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    Blog — besd

    How Berlin's "World of Whorecraft" is Evolving the Conversation on Sex Work 💄

    How Berlin's

    Photo Credit: Yannah Alfering

     

    Last year in Berlin, the sex worker-lead association BesD hosted the “World of Whorecraft”, the world’s first sex work fair full of workshops, film screenings, lectures, performances and plenty of opportunities for provocative conversation. This day-long event opened our eyes and created more questions around resources for sex work, in the US and internationally. 

     


    From the Sexarbeit demonstration in Berlin, October 1, 2015. Photo credit:
    Hexe

     

    The hosts, BesD (short for Berufsverband erotische und sexuelle Dienstleistungen / Professional Association for Erotic and Sexual Service Providers) is a collective of around 300 active and former sex workers: some members are German, while others come from foreign countries. Members are sometimes full-time sex workers, while others work in other professions as well. In their official statement, BesD explains, 

     

    “We decided to form to fight for the rights of all those who do sex work. We give current and former sex workers the chance to act for the improvement of working conditions in the sex industry or simply to connect with other sex workers. As an association of sex workers, we can feel part of a strong and confident community in which we can freely talk about our experiences. We work together on different projects to actively improve the conditions in our industry. We also take part in political discussions, are regularly invited to various events as speakers, and participate in initiatives by international sex worker rights groups that we network with.”

     

    Lilli Erdbeermund is the core organizer of BesD and explained that the event aimed to enable “people to inform themselves about sex workers – by talking to them, not just about them.”

     

    Photo credit: Fionnuala Kavanagh

     

    The educational and networking opportunities BesD gave to the community of sex workers and allies in the hopeful and empowering atmosphere of the former East German grocery store were incredible. “World of Whorecraft” occupied the space with the sole purpose of escalating the dialogue we can have around sex work. 

     

    There was a lineup of performances following the glittery entrance into the main area, featuring bondage and thought-provoking political lectures from active and former professionals. Rows of tables lined the back wall, with friendly representatives standing close to answer questions about where they came from and why they were here. Red umbrellas, the worldwide symbol of the sex workers’ rights movement, filled the space within the temporary movie theatre where documentaries on the topic of sex work screened throughout the entire day. An exhibition, Objects of Desire, took over the far end of the space, where relics from sex workers’ daily activities sat on display cases next to explanations of their relevance. One professional outlined an emotional anecdote behind a tube of lipstick; making it difficult to look at these inanimate objects that are present in so many other contexts without coming back to these vulnerable stories. This ongoing collaborative project by sex workers and artists aims to shift the focus of specific “objects of desire” through the process of archiving and empowers through this presentation of said objects as a work of art.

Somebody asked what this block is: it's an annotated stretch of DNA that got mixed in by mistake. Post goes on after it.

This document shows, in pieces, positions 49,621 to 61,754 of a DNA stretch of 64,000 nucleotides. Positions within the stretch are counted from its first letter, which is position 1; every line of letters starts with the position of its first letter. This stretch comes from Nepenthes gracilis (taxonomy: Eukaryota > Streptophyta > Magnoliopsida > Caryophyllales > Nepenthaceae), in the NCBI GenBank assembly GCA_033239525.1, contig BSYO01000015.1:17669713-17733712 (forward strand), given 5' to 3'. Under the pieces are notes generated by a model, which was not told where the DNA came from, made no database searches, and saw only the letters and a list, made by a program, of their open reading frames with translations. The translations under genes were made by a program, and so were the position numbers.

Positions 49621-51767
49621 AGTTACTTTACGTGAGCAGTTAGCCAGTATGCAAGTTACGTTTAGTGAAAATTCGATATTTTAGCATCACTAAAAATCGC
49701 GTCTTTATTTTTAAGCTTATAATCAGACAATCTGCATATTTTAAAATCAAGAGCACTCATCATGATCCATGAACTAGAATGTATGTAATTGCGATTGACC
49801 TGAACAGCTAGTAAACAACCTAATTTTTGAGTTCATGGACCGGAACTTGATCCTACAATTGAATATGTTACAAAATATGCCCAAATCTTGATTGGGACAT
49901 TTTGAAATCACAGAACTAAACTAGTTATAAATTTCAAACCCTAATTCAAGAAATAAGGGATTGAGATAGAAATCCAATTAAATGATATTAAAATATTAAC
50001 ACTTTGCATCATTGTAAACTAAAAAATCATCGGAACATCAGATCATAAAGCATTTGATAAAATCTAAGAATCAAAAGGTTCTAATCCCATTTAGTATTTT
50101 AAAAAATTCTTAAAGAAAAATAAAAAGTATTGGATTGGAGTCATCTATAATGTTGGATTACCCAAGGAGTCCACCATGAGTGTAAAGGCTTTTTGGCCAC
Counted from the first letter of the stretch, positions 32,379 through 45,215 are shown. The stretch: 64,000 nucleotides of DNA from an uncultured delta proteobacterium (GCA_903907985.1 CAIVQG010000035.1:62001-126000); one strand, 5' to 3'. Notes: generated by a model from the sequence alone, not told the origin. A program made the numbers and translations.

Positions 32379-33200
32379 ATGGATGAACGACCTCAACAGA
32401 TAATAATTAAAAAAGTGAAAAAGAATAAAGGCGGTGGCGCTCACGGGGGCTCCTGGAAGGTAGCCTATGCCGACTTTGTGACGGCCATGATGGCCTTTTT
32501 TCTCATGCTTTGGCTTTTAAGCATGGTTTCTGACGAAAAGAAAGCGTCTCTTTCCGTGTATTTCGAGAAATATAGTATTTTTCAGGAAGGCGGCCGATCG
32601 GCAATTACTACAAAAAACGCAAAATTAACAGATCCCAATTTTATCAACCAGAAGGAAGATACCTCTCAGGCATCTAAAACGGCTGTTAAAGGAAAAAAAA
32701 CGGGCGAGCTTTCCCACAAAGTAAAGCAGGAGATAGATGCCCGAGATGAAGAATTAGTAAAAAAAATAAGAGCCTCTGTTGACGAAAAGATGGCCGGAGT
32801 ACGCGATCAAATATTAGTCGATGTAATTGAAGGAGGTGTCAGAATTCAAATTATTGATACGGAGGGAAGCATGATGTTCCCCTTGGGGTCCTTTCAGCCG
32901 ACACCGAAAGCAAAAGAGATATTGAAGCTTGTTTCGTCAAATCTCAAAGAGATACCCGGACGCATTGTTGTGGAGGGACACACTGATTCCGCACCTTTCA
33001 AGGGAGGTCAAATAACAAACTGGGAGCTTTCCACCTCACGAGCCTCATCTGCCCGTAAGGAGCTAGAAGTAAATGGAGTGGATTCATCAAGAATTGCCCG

Prostitution and other professions in the sex industry is legal in Germany, but the politics behind the country’s ongoing relationship to making things safer for professionals is complicated. With organizations like BesD, Bufas (an alliance of counseling centers specifically for Germany-based sex workers), Ragazza (a team of medical, psychological and legal professionals based in Hamburg), and Hydra (a German self-help and advocacy group for prostitutes), professionals have found power in organizing amongst themselves to improve conditions on their own terms. 

     

    Having the opportunity to attend the “World of Whorecraft” as an ally - specifically interested in wanting to find out ways to do better and hear professionals share their honest take on current events felt incredibly important and still does. This is still just the beginning. As 2020 kicks off, we look to continue to make space for these conversations and are excited to see what "World of Whorecraft" brings us in the new decade!

     

    FURTHER READING on how to be an ally for sex workers

    Sex Workers Outreach Project's outline on how to be an ally

    BUSTLE's tips on how to do better right now

    Montréal's Stella shares an infosheet on 10 ways to be an ally for sex workers

     

     

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